Tooth Decay

Tooth Decay Prevention

Tooth decay can be prevented with proper oral hygiene, regular check-ups and a balanced diet.

Tooth decay is a common oral health issue, and if left untreated, can lead to several problems, including cavities, abscesses and tooth loss. Tooth decay occurs when harmful bacteria in plaque convert food into acids that in turn attack the enamel of the teeth. Read on to find out more about how decay progresses, and what you can do to prevent it…

What are the stages of tooth decay?

The process of decay begins when the teeth are frequently exposed to the bacteria in plaque. These bacteria produce acids that destroy the minerals that make up the enamel of the teeth. When minerals are lost in a process known as demineralisation, you may begin to notice white spots on the surface of your teeth, which could be an early sign of decay.

If left untreated, the enamel continues to break down and weaken. As this happens, small holes known as cavities can develop. We recommend that cavities are filled by your dentist as soon as possible to prevent further damage to the teeth.

Dentin decay is the next stage in the process. When the dentin, which is the tissue beneath the enamel, is affected by tooth decay, you may experience some sensitivity to hot, cold and sweet foods and drinks. If left untreated at this stage, decay may spread to the pulp, which is located inside the tooth. Pulp damage can cause considerable pain, as well as symptoms like swelling and inflammation.

If tooth decay is left to further damage the pulp, the bacteria can lead to infection and the formation of an abscess. An abscess is a pocket of pus that can cause pain, swelling and fever.

Can decay be prevented?

Although tooth decay is a common concern, the good news is that it can be prevented. One of the best ways to avoid tooth decay is to practice proper oral hygiene every day. This means brushing your teeth at least twice a day and after meals if you can. You should also floss daily.

It’s also advisable to limit your intake of sugary foods and drinks, such as soda, candy and processed carbohydrates. Foods and drinks with a high sugar content contribute to tooth decay quite considerably. You should also try and avoid frequent snacking — constant eating provides the bacteria in your mouth with plenty of sugars to convert into harmful acids that can damage the teeth.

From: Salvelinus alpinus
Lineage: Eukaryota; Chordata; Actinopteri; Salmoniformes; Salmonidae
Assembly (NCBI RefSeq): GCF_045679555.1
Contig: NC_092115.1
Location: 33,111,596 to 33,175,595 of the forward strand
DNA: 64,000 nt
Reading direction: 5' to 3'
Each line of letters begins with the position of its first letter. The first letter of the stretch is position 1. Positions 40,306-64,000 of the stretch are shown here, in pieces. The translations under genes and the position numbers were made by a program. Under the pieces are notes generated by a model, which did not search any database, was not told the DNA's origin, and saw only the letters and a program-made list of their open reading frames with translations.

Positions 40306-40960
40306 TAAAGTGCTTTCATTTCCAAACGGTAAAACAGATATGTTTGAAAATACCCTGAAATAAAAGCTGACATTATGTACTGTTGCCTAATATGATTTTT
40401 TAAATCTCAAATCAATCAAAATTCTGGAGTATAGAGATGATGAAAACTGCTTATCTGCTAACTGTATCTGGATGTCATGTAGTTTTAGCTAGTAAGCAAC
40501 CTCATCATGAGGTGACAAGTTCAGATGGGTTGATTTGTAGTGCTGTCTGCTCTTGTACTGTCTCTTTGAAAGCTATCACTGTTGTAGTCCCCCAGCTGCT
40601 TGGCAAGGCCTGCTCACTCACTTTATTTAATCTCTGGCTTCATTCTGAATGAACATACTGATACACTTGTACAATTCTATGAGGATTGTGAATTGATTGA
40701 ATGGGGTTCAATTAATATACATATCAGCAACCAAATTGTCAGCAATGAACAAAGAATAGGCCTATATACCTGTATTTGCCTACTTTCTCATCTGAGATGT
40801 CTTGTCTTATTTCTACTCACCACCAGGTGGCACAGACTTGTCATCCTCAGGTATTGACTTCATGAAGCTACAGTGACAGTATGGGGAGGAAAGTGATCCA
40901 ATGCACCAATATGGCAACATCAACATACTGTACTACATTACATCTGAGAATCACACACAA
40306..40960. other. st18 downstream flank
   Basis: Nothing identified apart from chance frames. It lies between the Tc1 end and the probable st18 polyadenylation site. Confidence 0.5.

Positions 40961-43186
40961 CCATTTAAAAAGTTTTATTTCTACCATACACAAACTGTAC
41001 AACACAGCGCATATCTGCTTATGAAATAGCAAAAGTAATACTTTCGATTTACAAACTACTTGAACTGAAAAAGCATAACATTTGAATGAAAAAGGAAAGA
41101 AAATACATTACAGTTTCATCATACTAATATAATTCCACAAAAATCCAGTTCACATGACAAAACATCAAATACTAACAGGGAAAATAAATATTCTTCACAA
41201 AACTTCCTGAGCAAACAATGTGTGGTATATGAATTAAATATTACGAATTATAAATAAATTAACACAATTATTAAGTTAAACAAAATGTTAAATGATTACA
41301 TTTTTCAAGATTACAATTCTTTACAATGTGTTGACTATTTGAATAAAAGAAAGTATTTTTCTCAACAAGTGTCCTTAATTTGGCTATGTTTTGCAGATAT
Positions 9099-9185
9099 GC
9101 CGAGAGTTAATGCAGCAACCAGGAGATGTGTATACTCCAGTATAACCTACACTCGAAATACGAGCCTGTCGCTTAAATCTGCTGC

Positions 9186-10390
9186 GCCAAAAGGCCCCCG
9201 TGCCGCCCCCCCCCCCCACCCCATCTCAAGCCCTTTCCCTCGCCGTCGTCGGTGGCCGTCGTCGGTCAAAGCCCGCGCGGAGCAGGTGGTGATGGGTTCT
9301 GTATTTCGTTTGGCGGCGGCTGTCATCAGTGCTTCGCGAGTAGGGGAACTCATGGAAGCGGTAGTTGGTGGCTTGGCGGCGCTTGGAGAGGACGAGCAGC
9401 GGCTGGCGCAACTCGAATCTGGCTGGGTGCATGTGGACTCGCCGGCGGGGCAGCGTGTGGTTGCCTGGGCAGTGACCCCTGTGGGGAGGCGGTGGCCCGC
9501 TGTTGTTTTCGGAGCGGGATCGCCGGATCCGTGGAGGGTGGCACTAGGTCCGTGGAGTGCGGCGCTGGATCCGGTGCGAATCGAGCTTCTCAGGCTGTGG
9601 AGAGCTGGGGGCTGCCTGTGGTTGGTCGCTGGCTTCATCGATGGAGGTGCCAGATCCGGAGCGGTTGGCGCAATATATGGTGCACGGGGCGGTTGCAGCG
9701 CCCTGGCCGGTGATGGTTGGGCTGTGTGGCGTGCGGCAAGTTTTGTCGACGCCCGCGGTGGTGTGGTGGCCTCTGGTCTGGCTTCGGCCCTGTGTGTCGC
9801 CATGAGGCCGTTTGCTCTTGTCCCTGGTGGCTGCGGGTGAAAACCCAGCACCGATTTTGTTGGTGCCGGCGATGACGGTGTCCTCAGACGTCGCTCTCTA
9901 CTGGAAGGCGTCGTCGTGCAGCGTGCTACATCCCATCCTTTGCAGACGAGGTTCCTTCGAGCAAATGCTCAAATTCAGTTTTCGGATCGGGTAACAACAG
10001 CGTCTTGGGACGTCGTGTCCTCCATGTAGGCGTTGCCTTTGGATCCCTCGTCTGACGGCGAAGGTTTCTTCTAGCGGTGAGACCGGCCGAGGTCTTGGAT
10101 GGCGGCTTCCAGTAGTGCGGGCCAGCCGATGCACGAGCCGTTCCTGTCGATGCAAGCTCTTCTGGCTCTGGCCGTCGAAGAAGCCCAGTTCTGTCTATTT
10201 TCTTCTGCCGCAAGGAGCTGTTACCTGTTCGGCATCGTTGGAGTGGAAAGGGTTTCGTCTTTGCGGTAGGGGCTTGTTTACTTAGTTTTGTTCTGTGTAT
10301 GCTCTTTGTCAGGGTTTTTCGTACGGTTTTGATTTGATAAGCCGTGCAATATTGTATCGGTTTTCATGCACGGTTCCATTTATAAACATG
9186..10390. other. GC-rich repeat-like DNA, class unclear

To maintain your oral health and avoid issues like tooth decay and cavities, it is advisable to see your dentist for regular check-ups and cleans. Your dentist will be able to pick up on any early signs of decay before they become serious and resolve the issue before further damage is done.

Can tooth decay be treated?

Tooth decay can be treated, and the treatment that your dentist recommends will depend on the stage of decay you are experiencing. If your dentist identifies the initial stage of demineralisation, they may recommend a fluoride treatment to strengthen your enamel. If you are suffering from a cavity, a filling can be placed to repair the affected tooth.

If you are experiencing tooth decay in the dentin, a filling or a crown may be required. Root canal treatment is often necessary in the case of pulp damage and abscess.

How can we help?

At Mornington Peninsula Dental Clinic, we offer several preventative dentistry services to help maintain our patients’ oral health in the long term. Regular check-ups and cleans are among the best preventative treatments as they allow your dentist to identify and resolve any issues early. If you would like to find out more about the preventative options that we offer, please have a look here.

If you would like to come in and see us for a check-up and clean, or are interested in any of our other dental procedures, please get in touch here or give us a call on (03) 5975 5944.

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